Disturbing case will shake confidence in police
The Police Ombudsman has delivered a scathing report highlighting the failings on the part of PSNI officers preceding the brutal murders of Caron Smyth and Finbar McGrillen.
It is a shocking case that will shake confidence in the PSNI's commitment to protect victims of domestic violence and the effectiveness and oversight of its procedures.
The bodies of Ms Smyth (40) and her friend Mr McGrillen (42) were discovered in the living room of an apartment in the Ravenhill Court area of Belfast on December 13, 2013.
The pair had been subjected to a horrific attack consistent with being punched, kicked and stamped on.
Their killers were Sean Hegarty and Ciaran Nugent who were sentenced to life terms in 2015.
Caron Smyth had told police just days before she was murdered that she was frightened Hegarty was going to kill her.
The ombudsman investigated this case and how police dealt with Hegarty, a violent offender who was on bail for alleged involvement in a knife attack on a relative.
His bail address was Ms Smyth's home but when police went to the house to carry out a check they left after getting no response from the front door, even though Hegarty's electronic tag showed he was at the property.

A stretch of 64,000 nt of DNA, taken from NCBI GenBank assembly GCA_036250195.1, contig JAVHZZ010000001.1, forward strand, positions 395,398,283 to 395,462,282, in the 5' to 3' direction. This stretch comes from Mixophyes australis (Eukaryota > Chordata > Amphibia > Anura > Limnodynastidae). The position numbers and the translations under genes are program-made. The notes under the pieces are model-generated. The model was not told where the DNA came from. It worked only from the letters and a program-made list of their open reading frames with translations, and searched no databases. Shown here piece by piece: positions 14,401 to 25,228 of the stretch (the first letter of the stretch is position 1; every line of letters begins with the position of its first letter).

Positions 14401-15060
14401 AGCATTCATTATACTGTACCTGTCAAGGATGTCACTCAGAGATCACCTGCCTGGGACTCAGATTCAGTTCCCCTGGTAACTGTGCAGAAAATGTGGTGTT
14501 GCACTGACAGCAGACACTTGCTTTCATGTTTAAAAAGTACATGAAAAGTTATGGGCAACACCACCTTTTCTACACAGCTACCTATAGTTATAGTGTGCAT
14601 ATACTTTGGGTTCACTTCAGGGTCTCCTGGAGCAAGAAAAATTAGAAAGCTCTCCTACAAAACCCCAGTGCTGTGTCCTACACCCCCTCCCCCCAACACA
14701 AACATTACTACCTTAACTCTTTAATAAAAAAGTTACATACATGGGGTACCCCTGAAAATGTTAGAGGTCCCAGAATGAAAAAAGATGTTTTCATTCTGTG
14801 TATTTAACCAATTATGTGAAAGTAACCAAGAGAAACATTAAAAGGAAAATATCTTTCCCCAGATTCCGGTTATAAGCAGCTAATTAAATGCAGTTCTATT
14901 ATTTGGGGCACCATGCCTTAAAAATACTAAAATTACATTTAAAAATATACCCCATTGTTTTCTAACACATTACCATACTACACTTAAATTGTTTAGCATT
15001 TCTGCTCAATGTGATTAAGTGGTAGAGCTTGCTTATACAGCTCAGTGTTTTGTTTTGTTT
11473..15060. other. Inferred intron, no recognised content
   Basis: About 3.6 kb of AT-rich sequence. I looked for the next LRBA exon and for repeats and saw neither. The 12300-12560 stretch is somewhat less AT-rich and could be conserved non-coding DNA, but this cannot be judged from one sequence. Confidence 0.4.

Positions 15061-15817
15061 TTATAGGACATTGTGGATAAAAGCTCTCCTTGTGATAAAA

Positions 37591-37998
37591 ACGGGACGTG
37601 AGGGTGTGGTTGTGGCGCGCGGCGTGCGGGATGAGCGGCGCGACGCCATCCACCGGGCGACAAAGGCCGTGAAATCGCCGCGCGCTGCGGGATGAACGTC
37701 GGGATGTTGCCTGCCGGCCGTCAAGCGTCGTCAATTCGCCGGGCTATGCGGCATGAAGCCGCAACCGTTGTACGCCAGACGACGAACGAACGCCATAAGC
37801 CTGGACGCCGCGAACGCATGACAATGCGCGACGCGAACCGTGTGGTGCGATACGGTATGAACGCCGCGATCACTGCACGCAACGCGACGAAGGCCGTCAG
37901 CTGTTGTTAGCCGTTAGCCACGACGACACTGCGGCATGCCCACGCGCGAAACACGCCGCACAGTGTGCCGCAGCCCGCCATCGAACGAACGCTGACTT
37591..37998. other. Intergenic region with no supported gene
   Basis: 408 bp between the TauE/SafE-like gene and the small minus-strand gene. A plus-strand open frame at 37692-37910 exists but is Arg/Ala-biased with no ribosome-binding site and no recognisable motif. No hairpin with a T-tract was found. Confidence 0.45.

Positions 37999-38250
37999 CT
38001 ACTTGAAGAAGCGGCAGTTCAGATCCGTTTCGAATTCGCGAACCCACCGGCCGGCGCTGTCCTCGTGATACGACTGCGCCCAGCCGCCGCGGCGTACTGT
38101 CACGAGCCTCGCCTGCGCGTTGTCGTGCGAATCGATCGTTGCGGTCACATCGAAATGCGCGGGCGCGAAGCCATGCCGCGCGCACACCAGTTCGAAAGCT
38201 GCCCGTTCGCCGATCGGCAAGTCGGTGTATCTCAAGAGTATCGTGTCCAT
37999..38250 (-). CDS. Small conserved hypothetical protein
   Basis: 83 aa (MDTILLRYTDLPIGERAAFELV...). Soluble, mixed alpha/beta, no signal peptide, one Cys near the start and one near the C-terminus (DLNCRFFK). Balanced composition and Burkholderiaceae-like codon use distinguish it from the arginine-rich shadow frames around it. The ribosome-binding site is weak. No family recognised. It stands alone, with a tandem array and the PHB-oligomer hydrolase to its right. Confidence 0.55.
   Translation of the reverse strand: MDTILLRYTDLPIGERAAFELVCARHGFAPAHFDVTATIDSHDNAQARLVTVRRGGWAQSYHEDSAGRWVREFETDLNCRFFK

In fact, Ms Smyth later reported he had been holding her against her will and had assaulted her with an iron bar before she managed to escape.
Police arrested Hegarty for assault and breach of bail but the following day released him to a different address, even though only a court can authorise such a change and it later transpired the new property did not have the electricity supply needed to operate his electronic tag, but no prior check was carried out.
Six police officers have now been disciplined while the PSNI has apologised but this does not change the tragic outcome of this profoundly disturbing case or lessen the grief of two families who have lost their loved ones.